Is it really possible to emulate the complexity of nature? This is a question that is powering a new era of architectural design, wherein the built environment mimics the processes of biology. Reverse engineering is an approach to bridging the gap between designed and natural environments.

The concept of reverse engineering amounts to taking things apart in order to learn how they function. But it won’t work without understanding. When aiming to mimic natural systems, a designer must draw upon a detailed knowledge of the nuances of nature, from large biomes to individual plant structures.

The fundamental questions

The designer must ask “What is the full picture, what are the pieces that make it work, and which pieces do we want to mimic?” An ecosystem is the product of a multiplicity of small things that work together to enable huge, world-changing results. A holistic understanding of the natural world can drive innovation in design. For example, in Los Angeles, half an inch of rainfall means 3.8 billion gallons of water, but the city still imports 88% of its water as it fails to efficiently capture the rain. Consequently, innovative architects are developing forest-inspired designs to help capture rainwater.

But a larger environment is only the sum of its parts, and if any buildings are not contributing to the cause then the landscape falters. The goal of reverse engineering should be to develop holistic environments made up of elements that work in tandem to mimic nature.

Wonders of the wetlands

Another example from the United States is the work taking place on a historic structure in San Francisco: the Museum at the Mint. The building was constructed within a few hundred feet of marshland in the early 19th Century. Modern designers believe water will play a pivotal role in their strategy, so they reverse-engineered elements of the nearby wetland.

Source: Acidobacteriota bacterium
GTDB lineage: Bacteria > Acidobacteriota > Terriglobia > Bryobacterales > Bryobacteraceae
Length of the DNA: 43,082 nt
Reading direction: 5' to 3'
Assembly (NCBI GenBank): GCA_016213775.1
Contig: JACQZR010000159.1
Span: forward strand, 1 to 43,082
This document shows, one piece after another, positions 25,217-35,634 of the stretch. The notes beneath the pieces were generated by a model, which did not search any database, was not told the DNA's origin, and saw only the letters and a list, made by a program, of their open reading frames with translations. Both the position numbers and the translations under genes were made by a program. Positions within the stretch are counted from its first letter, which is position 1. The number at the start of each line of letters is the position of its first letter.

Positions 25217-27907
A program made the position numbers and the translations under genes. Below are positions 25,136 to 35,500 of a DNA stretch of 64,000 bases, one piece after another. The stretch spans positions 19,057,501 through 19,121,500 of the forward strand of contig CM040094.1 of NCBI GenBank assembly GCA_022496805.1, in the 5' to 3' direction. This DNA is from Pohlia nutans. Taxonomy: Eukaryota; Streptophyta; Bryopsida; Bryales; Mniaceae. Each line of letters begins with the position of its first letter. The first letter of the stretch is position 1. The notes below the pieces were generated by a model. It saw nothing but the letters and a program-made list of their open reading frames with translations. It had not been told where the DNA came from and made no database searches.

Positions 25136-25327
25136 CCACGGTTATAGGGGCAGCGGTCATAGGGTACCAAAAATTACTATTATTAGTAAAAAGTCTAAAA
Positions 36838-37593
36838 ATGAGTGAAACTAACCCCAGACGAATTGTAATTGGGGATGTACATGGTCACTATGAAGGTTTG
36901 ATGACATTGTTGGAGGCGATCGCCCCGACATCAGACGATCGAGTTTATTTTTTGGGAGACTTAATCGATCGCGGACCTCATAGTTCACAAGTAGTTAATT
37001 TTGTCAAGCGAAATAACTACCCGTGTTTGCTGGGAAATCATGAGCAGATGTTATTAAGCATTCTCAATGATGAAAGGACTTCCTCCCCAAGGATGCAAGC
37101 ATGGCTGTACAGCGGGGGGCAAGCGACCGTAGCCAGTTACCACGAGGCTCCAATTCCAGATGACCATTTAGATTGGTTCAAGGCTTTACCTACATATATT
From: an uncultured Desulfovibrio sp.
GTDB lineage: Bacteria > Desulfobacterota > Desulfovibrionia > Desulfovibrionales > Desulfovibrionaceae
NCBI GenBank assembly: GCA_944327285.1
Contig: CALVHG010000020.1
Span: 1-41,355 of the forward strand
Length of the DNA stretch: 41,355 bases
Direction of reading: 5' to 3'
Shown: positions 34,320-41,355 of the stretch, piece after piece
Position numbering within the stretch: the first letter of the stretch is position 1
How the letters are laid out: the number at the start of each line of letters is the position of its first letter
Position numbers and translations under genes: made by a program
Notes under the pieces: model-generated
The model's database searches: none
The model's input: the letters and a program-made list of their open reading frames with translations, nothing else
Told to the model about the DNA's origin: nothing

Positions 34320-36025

Context came from local biologists, explaining the ways in which native plants thrive on the presence of precipitation and fog. Many ferns are covered with tiny bumps that gather rainwater, so a screen was designed that incorporates many ceramic dots that provide an extra surface area to collect moisture.

Challenges of reverse engineering

Of course, not every construction project can offer a clear contextual view like this one. For instance, the native forest in Port-au-Prince, Haiti, has been all but decimated by deforestation, leaving little to reverse engineer to assist the design of the future William Jefferson Clinton Children’s Centre. In cases like this, designers can source information about the native environment from whatever sources are available to them to learn design features that will thrive in the natural habitat.

Reverse engineering of nature for architectural and construction purposes needs to be done from the biome-in. The result should be a design that meets the needs of the communities and the ecosystems that surround new buildings, with an aim to improve the overall efficiency of the wider designed environments of the future.

Getting professional support

By making use of a CAD outsourcing company, you can either gain professional assistance in the reverse engineering process or have detailed designs made up based on the reverse engineering work you have already undertaken. With more sophisticated knowledge and tools to successfully reverse engineer and subsequently produce designs, the buildings of the future can benefit from lessons learned to be more efficient, safer, and function better as part of a larger ecosystem.

At Restoric Design, we offer a comprehensive range of CAD services to assist in civil engineering, architectural and construction projects. We can assist with the production of 2D and 3D drawings, renderings and animations to help with the optimisation of processes that lead to constructions that maximise efficiency and minimise the risk of unforeseen problems manifesting down the line.

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